In the 1970s Tamiya released a modern 1/48 model of the tragic Brewster Buffalo. It was an amazing model for the era, detailed, good fit, decals for USN, USMC and RAAF. As modelers became more discriminating the flaws of the kit began to stand out. Classic Airframes has stepped in with modern new models, not only of the aforementioned versions, but the only successful Buffalo, those flown by Finland.
Builders of carriages and coaches, Brewster diversified into airplanes. Brewster's XF2A-1 prototype first flew in December 1937. The F2A-1 Buffalo was a very modern aircraft at the time but flawed. An improved version was needed and 44 of the original 54 were denavalized, declared surplus, and sold to Finland as the Brewster Model 239.
Over the Pacific in 1942 with the Americans, Australians, British and Dutch, the Brewster’s combat performance was summed up by a Marine pilot after the Battle Of Midway, who told his superiors that any pilot assigned to a Buffalo should be considered lost the moment he left the ground! However, from 1941 through 1944 the 44 Finnish Buffalos shot down 496 Soviet and German aircraft, loosing only 19 Brewsters, an incredible kill to loss ratio of 26:1! The top-scoring Brewster pilot was 75 kill ace Hans Wind, 39 kills he claimed in B.239s, 26 of his kills were flying BW-393. Fifty-six kill ace Eino Luukkanen scored seven more kills in BW-393. BW-393 is credited with a total of 41 kills, the most victorious airframe in history!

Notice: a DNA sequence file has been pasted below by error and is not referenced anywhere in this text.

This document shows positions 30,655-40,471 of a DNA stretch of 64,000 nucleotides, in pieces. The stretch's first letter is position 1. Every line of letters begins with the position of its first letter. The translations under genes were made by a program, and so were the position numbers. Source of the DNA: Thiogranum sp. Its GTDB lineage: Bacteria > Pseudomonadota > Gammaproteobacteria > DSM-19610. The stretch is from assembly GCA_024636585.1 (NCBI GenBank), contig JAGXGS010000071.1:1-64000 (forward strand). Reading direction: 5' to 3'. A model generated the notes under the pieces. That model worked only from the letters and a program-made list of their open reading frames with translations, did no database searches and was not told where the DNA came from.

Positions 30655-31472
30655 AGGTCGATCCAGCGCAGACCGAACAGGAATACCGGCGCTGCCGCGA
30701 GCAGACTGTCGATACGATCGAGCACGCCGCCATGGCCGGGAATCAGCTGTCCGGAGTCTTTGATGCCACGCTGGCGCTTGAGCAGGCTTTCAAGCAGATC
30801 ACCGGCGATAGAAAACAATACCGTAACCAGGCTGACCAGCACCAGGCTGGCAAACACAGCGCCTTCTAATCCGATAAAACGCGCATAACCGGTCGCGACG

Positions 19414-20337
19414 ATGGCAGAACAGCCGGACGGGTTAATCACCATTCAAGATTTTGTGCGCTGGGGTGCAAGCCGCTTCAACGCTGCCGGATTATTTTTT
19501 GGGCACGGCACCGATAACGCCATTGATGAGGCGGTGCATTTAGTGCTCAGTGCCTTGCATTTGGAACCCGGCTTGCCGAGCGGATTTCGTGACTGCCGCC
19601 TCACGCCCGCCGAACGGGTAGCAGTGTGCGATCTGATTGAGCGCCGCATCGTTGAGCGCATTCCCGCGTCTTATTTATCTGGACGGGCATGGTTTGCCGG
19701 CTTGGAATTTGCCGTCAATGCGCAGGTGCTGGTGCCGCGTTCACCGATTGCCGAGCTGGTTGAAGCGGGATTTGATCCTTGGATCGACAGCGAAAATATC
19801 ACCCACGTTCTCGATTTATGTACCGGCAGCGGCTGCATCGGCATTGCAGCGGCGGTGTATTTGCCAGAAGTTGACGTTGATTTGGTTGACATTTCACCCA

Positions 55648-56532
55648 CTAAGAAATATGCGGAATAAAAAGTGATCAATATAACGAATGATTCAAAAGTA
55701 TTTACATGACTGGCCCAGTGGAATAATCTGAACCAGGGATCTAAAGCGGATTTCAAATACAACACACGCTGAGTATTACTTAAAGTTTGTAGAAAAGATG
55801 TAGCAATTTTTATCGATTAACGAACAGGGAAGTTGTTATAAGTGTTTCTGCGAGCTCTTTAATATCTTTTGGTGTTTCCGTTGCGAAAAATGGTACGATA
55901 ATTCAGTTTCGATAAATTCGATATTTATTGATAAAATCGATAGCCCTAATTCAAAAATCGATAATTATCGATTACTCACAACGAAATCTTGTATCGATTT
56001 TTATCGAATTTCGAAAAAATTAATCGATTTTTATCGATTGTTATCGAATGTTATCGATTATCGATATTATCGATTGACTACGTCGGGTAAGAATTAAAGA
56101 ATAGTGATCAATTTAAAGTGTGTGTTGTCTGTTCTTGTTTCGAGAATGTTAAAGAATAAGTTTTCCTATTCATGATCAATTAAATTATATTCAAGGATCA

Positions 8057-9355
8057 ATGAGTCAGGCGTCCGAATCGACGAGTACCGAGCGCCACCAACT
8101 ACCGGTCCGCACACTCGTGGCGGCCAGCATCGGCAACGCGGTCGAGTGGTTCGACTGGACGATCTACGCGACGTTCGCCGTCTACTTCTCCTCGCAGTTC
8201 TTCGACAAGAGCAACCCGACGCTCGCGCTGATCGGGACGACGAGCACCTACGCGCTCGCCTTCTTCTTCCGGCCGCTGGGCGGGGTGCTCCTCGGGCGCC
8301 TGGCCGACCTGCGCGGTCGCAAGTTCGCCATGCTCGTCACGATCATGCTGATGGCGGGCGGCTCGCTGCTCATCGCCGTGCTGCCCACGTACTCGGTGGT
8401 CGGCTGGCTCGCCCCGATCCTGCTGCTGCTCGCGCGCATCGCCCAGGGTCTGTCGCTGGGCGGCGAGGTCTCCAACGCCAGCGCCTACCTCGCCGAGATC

The Kit and Instructions
Classic Airframes is praised by Buffalo aficionados for the research and attention to detail they put into making these accurate models, e.g., the 1930‘s era U.S. aircraft design of ‘washout’ of the lower wingtips, for example.
Packing is a flimsy top opening box with nice box art (that is the condition of the box when it arrived - see picture 1). The box is fully packed with 4 plastic sprues, a photo-etch fret and a film set, 4 resin parts, and a black & white color and marking guide for the generous decal sheet (picture 2). Though the instruction sheet is crisply illustrated, some steps are ambiguous (picture 3). The part sprue illustration has pencil check marks confirming the parts are in the box. Those pieces not for this particular Buffalo are shown X’ed out. You will be left with spare canopies, USN seat, tail cone, floatation gear, and other odds and ends (anyone need these?). Bombs and P/E racks are available with the note that no photographs show Finnish Buffalos affixed with them. Classic Airframes advises in most steps to dry-fit and check alignments, and ensure previous gluing is dry before proceeding to the next part - for a reason.